The city says it will implement new rules to prevent accidents--fatal or otherwise-- involving snow vehicles.

The comments are in reaction to the deaths of three people Tuesday in two separate accidents involving the large trucks that take snow to the dump.

In both cases, the trucks were turning right on a green light and crushed the pedestrians under the wheels.

A third incident Wednesday morning saw a snow blower rear-end a vehicle. The car suffered considerable damage. The city says no one was injured.

Rules not being followed

"This morning I heard a truck driver saying he slept six hours in 80 hours, it's incredible," said Luis Miranda, the man in charge of snow removal operations for the city. "We're going to implement some measures to control to make sure that these guys take a rest."

Miranda, who was appointed nine days ago, says he has spoken to the boroughs to make sure they are monitoring their independent contractors.

The city relies on independent contractors for snow removal. While Transport Quebec laws say contractors cannot work more than 70 hours a week, some skirt the legalities by working for multiple companies or multiple boroughs that do not check each other's logs.

"It is a possibility that drivers are double-shifting," said Daniel Menniti whose company Marina Inc. works for the city, clearing streets after snow storms. "Sure, provincial regulations are in place to be able to inspect drivers' logbooks, but is it being done?"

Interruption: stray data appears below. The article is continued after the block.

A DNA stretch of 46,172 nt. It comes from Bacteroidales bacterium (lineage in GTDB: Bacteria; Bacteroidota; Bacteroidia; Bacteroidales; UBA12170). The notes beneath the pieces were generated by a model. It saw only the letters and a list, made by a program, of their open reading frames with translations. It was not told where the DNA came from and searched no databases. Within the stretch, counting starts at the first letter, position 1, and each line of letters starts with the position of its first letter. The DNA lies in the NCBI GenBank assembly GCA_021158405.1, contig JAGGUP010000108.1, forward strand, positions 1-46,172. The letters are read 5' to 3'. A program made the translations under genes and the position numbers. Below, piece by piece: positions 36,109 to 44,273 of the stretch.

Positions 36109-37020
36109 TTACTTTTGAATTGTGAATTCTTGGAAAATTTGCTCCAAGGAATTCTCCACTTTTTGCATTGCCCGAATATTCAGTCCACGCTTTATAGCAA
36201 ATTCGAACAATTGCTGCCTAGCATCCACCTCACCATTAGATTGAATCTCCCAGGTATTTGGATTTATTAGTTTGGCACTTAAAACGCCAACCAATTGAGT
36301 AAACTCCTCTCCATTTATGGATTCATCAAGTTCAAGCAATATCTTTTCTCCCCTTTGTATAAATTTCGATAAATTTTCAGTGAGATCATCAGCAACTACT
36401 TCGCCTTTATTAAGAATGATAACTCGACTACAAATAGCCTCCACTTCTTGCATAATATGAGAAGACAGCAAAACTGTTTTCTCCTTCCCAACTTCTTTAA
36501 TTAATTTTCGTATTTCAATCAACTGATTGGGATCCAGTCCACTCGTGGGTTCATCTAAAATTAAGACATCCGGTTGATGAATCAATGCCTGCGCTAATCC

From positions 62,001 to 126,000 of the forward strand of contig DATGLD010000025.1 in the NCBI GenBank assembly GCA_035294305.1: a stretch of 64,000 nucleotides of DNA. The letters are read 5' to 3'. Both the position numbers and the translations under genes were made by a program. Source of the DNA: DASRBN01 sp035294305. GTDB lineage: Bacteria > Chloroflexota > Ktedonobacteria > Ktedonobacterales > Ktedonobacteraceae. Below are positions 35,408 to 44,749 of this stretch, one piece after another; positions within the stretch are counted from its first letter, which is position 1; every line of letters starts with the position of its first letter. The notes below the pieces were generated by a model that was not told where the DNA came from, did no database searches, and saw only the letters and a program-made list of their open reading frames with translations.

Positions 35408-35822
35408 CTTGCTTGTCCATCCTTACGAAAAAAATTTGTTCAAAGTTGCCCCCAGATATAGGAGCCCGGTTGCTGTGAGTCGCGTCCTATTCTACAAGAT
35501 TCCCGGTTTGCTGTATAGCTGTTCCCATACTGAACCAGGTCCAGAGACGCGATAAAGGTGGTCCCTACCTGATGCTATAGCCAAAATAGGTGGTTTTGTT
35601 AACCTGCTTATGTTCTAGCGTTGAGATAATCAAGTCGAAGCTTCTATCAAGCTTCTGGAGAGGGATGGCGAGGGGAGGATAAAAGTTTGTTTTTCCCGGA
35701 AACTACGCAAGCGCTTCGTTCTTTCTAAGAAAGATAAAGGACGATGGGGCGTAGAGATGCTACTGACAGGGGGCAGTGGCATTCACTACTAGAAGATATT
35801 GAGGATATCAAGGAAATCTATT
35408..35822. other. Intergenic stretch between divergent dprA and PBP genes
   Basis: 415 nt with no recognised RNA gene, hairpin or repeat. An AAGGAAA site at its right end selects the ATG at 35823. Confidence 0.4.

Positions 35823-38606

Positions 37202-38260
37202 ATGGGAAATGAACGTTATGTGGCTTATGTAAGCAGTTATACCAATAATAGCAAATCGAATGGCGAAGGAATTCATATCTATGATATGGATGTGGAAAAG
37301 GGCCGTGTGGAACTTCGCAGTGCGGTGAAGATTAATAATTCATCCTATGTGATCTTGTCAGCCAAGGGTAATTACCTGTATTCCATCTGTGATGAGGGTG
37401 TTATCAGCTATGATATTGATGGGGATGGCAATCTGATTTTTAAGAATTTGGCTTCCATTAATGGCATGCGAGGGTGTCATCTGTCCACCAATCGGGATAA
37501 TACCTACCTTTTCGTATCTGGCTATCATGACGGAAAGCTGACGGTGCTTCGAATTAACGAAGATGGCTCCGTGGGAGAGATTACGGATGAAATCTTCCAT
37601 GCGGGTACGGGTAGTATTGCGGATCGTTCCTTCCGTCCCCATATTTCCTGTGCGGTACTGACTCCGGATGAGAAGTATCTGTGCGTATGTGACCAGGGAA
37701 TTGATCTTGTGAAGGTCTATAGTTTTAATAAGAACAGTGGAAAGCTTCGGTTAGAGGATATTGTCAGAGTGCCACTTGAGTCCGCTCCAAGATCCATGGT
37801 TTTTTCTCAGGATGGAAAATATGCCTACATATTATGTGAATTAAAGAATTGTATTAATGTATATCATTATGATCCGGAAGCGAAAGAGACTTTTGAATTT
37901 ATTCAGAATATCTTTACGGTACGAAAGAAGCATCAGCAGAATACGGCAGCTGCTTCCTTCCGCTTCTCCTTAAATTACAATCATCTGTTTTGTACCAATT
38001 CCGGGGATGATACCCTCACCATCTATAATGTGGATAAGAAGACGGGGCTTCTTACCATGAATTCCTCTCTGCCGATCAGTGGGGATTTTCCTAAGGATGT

Miranda said there are not enough inspectors to check all the logs. He also said they are looking into the practice of paying a contractor by the load. Some drivers are still skeptical that the promises the city is making now will not bear fruit.

"It's not realistic," says Francois Pilon of Deneigement Cote-des-Neiges. "It's just to satisfy the public outcry right now. The city is under pressure from the citizens like you and me to have it done. We live in a Nordic climate but we do not accept to have snowstorms?"

Other deaths

Jeannette Holman-Price is the mother of 21-year-old Jessica Holman-Price, who was killed on Sherbrooke St. in 2005. A snow removal truck came around a corner, and her 10-year-old brother began to slip underneath it when it moved the mound of snow they were standing on. She was able to push her brother to safety before slipping under the wheels.

Her mother has started a campaign advocating for better safety features on the trucks, such as guard rails. They also want the province to get rid of part of the no-fault insurance laws.

"It was complete disbelief," when she heard, she told CTV Montreal. "I couldn't believe that after all that we've tried, nobody has paid attention and people are still dying.  

"They're driving lethal weapons," she said "They need their wits about them."